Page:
A Content Calendar is a plan of the material you’re going to produce. Whether you’re doing it all by yourself or you have a whole team of people contributing you’ll find it useful having a single document that records what gets done, and when. Content Calendars give everyone a point of reference and help keep your content true to your user personas, creative brief and conversion goals.
With a regularly updated calendar you’ll also find it easier to allocate your available resources, plan ahead for events you know about in advance and create different pieces of content that complement each other (for example, tweets that link back to an infographic or a series of blog posts on the same topic).
Everyone involved with your content marketing strategy should be able to access your Content Calendar and quickly understand it.
Based on our experience of creating and running Content Calendars for clients, here are some examples of the types of information it’s useful to include:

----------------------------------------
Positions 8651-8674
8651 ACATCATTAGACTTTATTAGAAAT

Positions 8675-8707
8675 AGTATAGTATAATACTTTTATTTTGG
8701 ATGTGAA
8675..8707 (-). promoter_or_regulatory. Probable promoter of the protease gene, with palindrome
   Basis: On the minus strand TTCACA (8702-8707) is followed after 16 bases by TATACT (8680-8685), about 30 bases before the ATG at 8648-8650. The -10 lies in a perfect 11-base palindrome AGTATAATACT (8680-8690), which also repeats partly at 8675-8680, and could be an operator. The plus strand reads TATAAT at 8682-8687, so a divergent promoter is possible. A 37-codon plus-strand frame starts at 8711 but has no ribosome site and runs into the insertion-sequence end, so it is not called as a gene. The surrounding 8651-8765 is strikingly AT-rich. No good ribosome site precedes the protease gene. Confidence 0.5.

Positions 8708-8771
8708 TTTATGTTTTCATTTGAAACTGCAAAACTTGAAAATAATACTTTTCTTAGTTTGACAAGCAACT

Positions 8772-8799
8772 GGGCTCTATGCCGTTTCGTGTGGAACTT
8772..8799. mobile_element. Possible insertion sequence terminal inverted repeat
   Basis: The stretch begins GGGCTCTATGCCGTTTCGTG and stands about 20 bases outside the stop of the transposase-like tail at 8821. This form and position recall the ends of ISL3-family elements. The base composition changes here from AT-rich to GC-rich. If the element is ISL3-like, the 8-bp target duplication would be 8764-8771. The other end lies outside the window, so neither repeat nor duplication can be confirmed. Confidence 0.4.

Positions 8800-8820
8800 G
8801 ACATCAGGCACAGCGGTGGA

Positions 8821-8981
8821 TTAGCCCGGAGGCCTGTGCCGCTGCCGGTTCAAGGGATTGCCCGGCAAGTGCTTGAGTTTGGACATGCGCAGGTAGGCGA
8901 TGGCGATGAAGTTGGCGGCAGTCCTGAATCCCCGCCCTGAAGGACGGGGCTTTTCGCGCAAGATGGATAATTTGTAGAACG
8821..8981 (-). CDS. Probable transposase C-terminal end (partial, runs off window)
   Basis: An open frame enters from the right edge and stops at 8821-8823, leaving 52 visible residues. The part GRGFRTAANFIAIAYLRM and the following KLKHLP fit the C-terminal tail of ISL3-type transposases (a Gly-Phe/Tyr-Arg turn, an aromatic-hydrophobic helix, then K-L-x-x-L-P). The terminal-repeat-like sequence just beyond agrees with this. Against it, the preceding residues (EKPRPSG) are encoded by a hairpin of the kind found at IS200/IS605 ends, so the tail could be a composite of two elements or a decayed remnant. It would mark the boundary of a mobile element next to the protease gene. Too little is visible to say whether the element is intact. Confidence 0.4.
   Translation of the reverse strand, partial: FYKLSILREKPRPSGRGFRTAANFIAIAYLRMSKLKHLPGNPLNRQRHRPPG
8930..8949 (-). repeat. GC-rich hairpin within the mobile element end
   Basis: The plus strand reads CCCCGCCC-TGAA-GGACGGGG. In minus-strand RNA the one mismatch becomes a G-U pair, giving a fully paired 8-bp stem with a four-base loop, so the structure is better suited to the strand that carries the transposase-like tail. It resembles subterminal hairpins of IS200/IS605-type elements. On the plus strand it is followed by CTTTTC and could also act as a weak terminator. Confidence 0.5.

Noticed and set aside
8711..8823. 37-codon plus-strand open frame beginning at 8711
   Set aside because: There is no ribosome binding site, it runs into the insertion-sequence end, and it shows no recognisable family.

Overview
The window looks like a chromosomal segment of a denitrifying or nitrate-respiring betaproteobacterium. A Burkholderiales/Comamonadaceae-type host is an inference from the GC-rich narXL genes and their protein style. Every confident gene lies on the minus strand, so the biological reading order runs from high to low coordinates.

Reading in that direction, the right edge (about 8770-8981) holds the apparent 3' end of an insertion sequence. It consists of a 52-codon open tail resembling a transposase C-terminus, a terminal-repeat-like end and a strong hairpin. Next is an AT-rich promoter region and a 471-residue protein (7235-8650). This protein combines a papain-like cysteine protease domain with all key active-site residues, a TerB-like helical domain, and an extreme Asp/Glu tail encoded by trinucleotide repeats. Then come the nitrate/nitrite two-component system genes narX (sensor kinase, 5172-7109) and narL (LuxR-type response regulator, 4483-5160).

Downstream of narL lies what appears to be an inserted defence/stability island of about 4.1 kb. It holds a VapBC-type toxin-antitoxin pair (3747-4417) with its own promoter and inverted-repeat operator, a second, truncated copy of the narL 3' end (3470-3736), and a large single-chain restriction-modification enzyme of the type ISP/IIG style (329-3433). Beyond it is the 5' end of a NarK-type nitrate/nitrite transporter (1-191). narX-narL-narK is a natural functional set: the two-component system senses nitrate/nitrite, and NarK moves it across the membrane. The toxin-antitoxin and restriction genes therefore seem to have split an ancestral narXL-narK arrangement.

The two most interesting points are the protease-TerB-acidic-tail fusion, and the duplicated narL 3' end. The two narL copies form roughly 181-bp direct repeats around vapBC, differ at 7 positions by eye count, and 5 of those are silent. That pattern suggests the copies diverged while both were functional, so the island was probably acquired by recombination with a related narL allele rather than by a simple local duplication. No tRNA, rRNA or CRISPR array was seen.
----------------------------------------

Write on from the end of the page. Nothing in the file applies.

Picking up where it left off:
Cutting out information you don’t need is just as important as including information you do need. Otherwise you risk making your Content Calendar as much work as producing the content.
This will largely depend on how your organisation works. If you’re a one-person operation running a Content Calendar just to keep your boss in the loop you could do it weekly or fortnightly. In larger organisations, with longer sign-off processes to navigate, you’ll need to go monthly or even quarterly.
Regardless of where you are on that spectrum be sure to retain some flexibility in your Content Calendar. You want your content creation process to be agile (more on that later) – so leave yourself room to respond to trending news stories, spikes in your analytics or changes in your commercial priorities.